Date of this Version
Jaumal of Women in Educational Leadership, Vol. 6, No. 4-October 2008 ISSN: 1541-6224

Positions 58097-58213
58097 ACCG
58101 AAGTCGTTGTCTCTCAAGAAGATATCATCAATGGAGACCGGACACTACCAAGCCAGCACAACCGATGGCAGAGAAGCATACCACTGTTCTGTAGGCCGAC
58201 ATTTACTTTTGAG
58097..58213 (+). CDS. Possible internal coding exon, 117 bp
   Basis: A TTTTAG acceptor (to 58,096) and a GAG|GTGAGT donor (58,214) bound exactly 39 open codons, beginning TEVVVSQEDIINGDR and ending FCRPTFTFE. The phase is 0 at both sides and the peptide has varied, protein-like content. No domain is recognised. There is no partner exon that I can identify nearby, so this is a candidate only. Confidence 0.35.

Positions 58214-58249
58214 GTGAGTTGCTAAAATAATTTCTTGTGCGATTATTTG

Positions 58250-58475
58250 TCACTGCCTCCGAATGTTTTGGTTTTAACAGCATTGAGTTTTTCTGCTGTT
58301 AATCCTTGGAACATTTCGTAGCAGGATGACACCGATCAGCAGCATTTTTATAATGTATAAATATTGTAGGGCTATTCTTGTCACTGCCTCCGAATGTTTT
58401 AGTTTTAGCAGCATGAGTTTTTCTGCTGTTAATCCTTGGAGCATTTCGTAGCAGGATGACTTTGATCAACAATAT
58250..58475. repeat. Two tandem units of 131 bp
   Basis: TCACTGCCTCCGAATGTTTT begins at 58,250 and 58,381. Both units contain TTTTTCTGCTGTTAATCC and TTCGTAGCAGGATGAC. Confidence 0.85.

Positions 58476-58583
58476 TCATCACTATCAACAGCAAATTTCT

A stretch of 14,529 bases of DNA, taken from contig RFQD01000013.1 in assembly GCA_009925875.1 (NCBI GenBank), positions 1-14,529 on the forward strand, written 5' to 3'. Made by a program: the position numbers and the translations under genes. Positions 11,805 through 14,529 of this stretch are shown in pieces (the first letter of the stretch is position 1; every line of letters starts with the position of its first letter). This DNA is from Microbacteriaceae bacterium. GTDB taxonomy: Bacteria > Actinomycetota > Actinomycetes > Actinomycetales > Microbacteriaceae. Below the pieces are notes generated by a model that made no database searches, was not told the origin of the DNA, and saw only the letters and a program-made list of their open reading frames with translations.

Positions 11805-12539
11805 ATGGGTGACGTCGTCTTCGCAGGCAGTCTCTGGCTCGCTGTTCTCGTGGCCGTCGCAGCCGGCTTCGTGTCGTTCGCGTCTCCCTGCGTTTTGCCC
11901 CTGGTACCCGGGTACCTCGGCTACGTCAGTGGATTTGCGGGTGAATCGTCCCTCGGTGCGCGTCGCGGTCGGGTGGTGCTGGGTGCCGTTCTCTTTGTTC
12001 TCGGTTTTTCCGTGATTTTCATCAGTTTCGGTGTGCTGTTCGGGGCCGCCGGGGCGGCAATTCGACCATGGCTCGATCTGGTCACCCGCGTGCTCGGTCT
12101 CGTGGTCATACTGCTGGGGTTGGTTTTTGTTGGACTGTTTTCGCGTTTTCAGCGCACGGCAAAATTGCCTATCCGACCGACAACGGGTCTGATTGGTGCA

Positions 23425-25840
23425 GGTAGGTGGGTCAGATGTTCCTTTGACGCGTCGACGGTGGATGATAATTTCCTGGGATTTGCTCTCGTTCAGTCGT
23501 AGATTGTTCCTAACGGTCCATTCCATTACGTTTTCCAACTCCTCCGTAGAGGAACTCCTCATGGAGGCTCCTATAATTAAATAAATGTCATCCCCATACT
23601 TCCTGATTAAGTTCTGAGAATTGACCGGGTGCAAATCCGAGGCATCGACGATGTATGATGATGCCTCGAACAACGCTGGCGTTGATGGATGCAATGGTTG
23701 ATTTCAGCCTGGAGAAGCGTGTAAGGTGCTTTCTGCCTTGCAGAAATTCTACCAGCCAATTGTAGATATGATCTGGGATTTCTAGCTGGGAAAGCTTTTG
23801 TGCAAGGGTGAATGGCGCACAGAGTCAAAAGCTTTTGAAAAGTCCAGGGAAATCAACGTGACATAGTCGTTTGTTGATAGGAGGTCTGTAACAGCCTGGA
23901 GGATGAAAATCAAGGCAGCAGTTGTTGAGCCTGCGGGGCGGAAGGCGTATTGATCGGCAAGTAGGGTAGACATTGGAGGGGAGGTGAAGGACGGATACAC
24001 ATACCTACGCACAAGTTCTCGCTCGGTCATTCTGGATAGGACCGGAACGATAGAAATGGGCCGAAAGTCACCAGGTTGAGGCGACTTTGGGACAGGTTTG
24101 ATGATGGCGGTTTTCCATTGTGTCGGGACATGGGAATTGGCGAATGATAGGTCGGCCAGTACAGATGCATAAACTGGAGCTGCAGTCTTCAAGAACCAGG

Judy (Judith E.) Heumann has spent her life as an advocate for the rights of people with disabilities. She contracted polio at 18 months old, which caused her lower limbs to become paralyzed. Heumann was not allowed to attend kindergarten at the local public school because she used a wheelchair (Rasky, 1989). From an early age, she learned that discrimination was a natural part of life for a person with a disability (Strohm). She was continually aware of the invisibility of people with disabilities in society. As she explains, "we were not seen as individuals who could make contributions to our society. We were out of sight and out of mind" (Heumann, 2003). Heumann became involved in disability discussions, awareness, and activism at an early age. She met other students with disabilities at the segregated school and segregated summer camp she attended and gained strength by talking with them about their dreams of removing the barriers they faced (Heumann, 2003). She came to believe that attitudes and acts of discrimination are the biggest problems facing people with disabilities. In college, Heumann organized rallies and protests with other students with disabilities (Strohm). She also created organizations with other students with disabilities, which began to have political influence at the local, state, and national levels (Heumann). Through these efforts, people with disabilities were becoming more visible in society. In 1970, Heumann was denied her teaching license because she used a wheelchair and was labeled a fire hazard. With the support of her friends, she set up the organization Disabled in Action. She filed a lawsuit against the Board of Education and with the support of Disabled in Action she won. Heumann became the first wheelchair user to teach in the New York City public school system ("Judith E. Heumann," 1993). Heumann moved to Berkeley, California where she was Deputy Director of the world's first independent living center from 1975-1982. At the Centerfor Independent Living (CIL), she advocated for people with disabilities to have greater opportunities to achieve an independent lifestyle ("Judith E. Heumann," 1993). The CIL was different because it employed people with disabilities as well as providing them with support. Since then, more than 400 independent living centers have been created (Heumann, 2003).